Archive for

Establishing a Serious Online Business by Ditching the Search For a “Magic Bullet”

As hard as this may seem to believe, the internet is still in its infancy. Even though it has become woven into every aspect of our lives, it really has not been around that long. Consider that Google only arrived on the scene 10 years ago. Also consider that 50% of small businesses still do not even have an online presence. Many small businesses that have websites in realty have little more than on line business cards. They are simply are not knowledgeable about what the full functionality of a powerful web presence can do for them. Clearly, this will not stay this way much longer. Web 2.0 and social media is shortening the message. More and more small businesses are starting to get it. The ones who start taking action now will gain an enormous advantage over those who delay. They will be able to grab competitive key words and gain market shares in their niches. This will become harder and harder as it becomes more and more obvious that all small business needs to be on line.

Yes, a great window of opportunity exists right now for small business to outpace their competition on line, yet many small businesses are being slow to take action. What seems to be the reason behind this?
· It may seem strange to those who are Internet savvy, but many small business owners simply lack knowledge as to what to do.
· Small business owners are wearing too many hats and cannot find the time to do it themselves.
· In these economic times, a lot of fear exists. Small businesses are cutting costs.
· Many who are looking to get on line do not recognize that there are real steps to establish an online presence. They think ranking well in the search engines is either luck or the result of a “get rich quick” scheme.

Small businesses that let these obstacles stand in the way of getting on line will be in the unfortunate position of having to catch up. Those who start now will be in the lead and will be hard to catch.

So let’s examine each of these obstacles to taking action.

It is incumbent upon any small business owner to keep abreast of the latest trends in order to stay relevant in any given industry. No doubt about it, the pursuit of relevant industry knowledge is an important part of the small business equation. Knowledge is necessary to make informed decisions. It is not necessary to develop the expertise in order to implement the changes. Small business owners need to be working on their businesses not in them.

This leads us to the “wearing too many hats” obstacle. Small business owners who implement systems to automate business processes by using customer relationship management systems (CRM) for example will be better off. Doing this will allow them to find the time to seek knowledge and stay current in their industries. Professionals who already have the expertise to implement on line strategies are the most effective for getting the job done in terms of time, energy and money. There is no need to reinvent the wheel or add another hat on the small business head.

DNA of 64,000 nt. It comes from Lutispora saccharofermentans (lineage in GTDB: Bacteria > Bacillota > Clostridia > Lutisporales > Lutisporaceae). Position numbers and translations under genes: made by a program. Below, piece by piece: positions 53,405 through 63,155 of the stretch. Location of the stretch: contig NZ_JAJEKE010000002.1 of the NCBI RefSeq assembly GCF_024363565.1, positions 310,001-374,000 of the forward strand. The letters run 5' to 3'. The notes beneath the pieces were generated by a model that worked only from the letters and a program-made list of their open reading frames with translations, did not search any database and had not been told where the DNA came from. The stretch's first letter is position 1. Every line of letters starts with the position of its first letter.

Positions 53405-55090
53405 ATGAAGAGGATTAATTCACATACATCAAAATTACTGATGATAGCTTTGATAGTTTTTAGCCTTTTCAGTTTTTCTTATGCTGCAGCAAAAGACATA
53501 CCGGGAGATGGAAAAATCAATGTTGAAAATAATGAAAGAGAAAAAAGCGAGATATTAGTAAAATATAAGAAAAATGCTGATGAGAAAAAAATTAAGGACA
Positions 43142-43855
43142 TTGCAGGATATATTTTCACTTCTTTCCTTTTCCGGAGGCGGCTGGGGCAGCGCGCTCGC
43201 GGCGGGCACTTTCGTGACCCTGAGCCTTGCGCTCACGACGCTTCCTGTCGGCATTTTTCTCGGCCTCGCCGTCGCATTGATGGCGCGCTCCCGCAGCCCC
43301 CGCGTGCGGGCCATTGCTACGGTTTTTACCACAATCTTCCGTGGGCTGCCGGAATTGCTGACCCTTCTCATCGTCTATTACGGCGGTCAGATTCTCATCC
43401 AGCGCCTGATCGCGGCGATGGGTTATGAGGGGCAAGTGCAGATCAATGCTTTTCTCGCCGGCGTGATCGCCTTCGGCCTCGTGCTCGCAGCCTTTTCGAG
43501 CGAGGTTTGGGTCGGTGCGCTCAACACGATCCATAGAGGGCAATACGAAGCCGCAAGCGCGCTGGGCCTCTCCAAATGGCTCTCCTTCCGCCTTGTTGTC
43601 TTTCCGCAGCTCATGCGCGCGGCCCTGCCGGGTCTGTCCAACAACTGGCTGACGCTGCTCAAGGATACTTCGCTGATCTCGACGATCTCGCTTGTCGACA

In these tough times, it does make sense to cut as many small business expenses as possible. But even in these tough times, it never makes sense to cut down on marketing. The only marketing that should ever be cut is that which is ineffective and not giving a decent ROI. In order to know this, marketing activities should be tracked. Small businesses who are hunkering down in fear and cutting marketing along with their prices are setting themselves up for a really tough climb back; assuming they survive at all. The fact that so many businesses are behaving this way means that those businesses that keep marketing will far outpace the pack. This applies to those who take action to market their businesses with a professional online presence. A professional web site that is optimized for user experience as well as search engine spiders will begin to generate traffic that converts prospects to customers. Money that is spent on building an online presence is really an investment in the business. Unlike money spent on print advertising which is destined to the trash or recycle bin, money spent on line builds a foundation that doesn’t go away.

Finally, small businesses need to understand that search engine optimization techniques (SEO), pay per click campaigns (PPC) and other search engine marketing strategies are legitimate and highly sophisticated. A lot of expertise is required to design a user friendly site that is optimized for a top notch search marketing campaign. Many of the required activities are very labor intensive. It is unreasonable to expect results overnight. Therefore, it must be recognized that there is no “magic bullet” solution for getting found on line. It certainly is not luck either. Any company that does appear on a page one search engine results page (SERP) has clearly done its homework. Since this is the case, clearly it makes sense for small businesses before their competition does. The sooner this happens, the better.

Are You Building Equity Or Income in Your Business?

When considering an exit from your business, you need to ask yourself whether you are focused on building an income stream within your business, or whether you are building equity in the business. The difference between these two opposing perspectives will reveal itself when your turn comes to exit your business.